Boston Borough Council is to comment on a major planning application for a riverside state-of-the-art alternative energy plant.

The council’s environment and performance scrutiny committee agreed on Tuesday (July 30) that the deputy chief executive, the council Leader and the portfolio holders for economic development and environmental services should finalise consultation submissions which are required by August 6.

The committee did have a concern about extra traffic movements as a result of additional household waste being brought by road from around the county to be used as fuel at the new plant. It was agreed a new road should be sought through mitigation of the impact of development to cope with extra traffic during and after construction of the facility.

The development is classed as a “national significant infrastructure project” and will be determined by the Secretary of State after a planning inquiry has been held, and not by the council’s planning committee.

The plant will generate 102 megawatts of renewable energy and be fuelled by a million tonnes a year of general residential waste delivered by ship to drive turbines.

The waste will not burn but will be broken down and converted into a gas in a 800C oxygen-limited environment. The resulting gas, heated further to 950C and breaking down potential contaminants, will then be ignited to drive steam generators. This is called a gasification process. Cooled exhaust gases go through a pollution control system to filter ash and dust, which will be used to make aggregate which will be transported off the site by ship. Clay from the east of England and silt dredged from The Haven will be added to the aggregate as a binder. The steam is air cooled and turned back into water for reuse.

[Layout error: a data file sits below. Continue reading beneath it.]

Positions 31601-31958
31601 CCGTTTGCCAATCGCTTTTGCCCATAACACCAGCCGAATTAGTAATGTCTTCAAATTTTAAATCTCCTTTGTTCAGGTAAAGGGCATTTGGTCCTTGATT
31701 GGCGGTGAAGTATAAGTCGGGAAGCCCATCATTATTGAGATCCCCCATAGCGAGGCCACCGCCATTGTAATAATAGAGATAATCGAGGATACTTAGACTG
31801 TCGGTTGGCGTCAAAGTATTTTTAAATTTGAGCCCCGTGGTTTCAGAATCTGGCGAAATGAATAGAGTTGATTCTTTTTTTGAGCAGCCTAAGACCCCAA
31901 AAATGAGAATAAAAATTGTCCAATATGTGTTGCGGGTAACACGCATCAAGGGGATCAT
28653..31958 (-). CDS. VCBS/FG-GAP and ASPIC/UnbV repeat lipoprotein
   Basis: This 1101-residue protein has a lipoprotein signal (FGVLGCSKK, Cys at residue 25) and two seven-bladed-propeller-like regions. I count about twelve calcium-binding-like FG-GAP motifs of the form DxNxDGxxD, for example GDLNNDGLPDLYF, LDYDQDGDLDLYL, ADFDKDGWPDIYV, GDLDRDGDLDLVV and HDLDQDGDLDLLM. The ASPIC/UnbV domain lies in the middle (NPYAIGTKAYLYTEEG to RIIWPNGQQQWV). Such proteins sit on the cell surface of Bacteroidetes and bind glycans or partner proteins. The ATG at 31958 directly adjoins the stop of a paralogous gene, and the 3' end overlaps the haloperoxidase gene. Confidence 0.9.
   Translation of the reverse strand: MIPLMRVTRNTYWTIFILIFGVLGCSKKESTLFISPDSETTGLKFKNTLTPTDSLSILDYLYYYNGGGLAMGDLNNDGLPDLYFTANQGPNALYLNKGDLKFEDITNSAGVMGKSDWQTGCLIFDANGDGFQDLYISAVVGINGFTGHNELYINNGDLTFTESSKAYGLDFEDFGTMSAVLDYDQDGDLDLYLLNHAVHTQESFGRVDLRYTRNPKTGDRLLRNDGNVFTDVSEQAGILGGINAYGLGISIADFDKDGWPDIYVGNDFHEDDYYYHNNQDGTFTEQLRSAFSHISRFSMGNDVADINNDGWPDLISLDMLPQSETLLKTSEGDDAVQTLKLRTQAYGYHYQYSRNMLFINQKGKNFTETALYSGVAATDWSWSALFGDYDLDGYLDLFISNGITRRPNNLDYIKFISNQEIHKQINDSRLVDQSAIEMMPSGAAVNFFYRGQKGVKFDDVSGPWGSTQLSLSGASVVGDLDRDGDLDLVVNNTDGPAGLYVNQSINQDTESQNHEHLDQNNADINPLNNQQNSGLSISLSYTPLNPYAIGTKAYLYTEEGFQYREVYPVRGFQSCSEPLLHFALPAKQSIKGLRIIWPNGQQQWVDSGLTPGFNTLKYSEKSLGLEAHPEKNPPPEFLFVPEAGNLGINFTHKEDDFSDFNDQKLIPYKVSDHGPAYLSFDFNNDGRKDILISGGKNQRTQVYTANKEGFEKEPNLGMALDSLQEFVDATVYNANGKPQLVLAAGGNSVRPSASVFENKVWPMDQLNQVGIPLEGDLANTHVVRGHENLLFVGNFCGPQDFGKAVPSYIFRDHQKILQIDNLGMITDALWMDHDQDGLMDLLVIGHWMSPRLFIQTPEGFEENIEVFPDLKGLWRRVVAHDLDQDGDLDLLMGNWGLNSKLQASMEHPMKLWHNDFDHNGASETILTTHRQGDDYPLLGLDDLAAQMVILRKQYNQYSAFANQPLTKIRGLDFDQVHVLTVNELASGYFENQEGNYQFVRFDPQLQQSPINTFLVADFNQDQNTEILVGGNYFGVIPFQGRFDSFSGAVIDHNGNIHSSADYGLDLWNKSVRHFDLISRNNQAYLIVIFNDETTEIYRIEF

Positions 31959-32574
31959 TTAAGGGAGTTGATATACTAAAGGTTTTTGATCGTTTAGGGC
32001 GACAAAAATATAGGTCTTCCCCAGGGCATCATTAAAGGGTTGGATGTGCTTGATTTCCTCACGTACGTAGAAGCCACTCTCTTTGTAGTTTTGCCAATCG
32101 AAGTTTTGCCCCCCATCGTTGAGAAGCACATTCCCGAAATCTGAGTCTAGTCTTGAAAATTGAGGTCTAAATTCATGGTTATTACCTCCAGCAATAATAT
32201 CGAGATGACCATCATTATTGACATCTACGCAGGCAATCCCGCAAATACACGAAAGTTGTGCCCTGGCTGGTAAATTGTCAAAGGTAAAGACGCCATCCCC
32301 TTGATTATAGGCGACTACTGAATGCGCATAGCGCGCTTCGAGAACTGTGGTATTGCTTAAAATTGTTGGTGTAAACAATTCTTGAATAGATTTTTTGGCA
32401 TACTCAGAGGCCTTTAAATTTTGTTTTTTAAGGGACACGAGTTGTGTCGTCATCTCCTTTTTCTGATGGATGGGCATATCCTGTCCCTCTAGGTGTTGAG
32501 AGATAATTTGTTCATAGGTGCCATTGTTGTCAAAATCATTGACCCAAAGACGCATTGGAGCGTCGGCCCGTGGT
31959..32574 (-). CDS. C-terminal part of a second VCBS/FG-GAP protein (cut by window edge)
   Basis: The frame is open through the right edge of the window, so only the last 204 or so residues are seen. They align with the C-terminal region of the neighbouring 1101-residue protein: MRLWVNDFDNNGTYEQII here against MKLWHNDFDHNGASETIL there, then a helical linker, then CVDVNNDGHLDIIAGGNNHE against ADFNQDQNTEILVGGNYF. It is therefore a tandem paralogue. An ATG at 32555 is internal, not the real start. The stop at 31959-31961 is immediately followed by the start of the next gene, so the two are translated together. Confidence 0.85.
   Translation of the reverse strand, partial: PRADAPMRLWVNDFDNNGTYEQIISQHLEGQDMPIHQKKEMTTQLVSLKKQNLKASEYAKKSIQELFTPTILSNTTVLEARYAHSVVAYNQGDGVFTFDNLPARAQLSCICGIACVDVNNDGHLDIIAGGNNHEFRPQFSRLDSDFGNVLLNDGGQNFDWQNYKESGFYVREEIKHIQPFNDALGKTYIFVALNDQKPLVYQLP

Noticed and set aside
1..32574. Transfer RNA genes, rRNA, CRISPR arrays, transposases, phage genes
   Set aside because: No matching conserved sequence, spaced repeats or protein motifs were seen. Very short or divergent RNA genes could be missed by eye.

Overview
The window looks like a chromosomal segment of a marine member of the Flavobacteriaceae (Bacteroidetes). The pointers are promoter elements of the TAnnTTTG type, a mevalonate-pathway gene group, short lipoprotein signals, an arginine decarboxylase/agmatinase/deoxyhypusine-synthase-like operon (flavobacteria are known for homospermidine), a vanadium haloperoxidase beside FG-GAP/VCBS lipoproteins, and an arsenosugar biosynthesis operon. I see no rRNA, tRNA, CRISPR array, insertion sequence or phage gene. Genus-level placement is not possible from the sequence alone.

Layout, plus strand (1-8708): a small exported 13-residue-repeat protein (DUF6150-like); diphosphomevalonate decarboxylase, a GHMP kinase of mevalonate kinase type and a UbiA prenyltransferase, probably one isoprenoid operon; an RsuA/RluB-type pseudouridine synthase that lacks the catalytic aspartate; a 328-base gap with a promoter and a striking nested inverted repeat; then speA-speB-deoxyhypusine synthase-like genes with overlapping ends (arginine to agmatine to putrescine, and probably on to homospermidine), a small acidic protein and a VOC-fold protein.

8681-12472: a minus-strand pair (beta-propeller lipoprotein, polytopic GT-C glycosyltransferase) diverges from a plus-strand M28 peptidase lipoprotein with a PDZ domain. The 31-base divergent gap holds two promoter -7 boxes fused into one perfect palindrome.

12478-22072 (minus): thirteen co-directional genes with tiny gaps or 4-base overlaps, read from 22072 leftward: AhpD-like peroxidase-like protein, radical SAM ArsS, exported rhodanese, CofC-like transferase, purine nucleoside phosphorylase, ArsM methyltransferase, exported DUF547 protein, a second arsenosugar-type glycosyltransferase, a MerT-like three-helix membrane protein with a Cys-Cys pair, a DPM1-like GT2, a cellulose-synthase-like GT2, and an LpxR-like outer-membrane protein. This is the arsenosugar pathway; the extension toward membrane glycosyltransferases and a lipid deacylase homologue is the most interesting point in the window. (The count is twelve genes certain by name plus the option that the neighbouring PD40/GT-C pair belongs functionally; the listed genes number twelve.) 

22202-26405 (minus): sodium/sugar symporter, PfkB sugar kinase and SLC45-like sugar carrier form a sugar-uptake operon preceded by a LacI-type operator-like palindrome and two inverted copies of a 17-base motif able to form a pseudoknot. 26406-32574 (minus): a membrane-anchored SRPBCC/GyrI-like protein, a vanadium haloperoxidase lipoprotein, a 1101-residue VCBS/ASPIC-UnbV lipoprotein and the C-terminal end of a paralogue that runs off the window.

The waste-derived fuel will arrive at a new wharf down river from the port at an anticipated rate of 624 ships a year.

The project also presents significant economic development opportunities linked to the supply chain and potential end users of byproducts, such as heat extraction and aggregate. It also presents opportunities for alternative ways to manage waste generated in the borough. In addition, it will also include a carbon dioxide recovery system.

The council’s Cabinet was made aware of many planning and environmental health factors to consider and it was agreed the council should continue to liaise with the applicants to seek further clarification and understanding of the potential impacts of the proposal.

Construction is expected to take four years from 2021, generating 250 to 300 construction jobs at its peak. The waste processing building will be fully enclosed with odour control measures.

The council has already commented at an earlier stage, keen to maximise economic benefits to the community while also protecting air quality and the environment from traffic, light and noise pollution. It has noted that the proposal would see waste used as a resource and reduce carbon footprints. For more information visit 

Artist’s impression of a gasification plant

Conceptual site layout

The site for Boston Alternative Energy Facility viewed from across The Haven

Site layout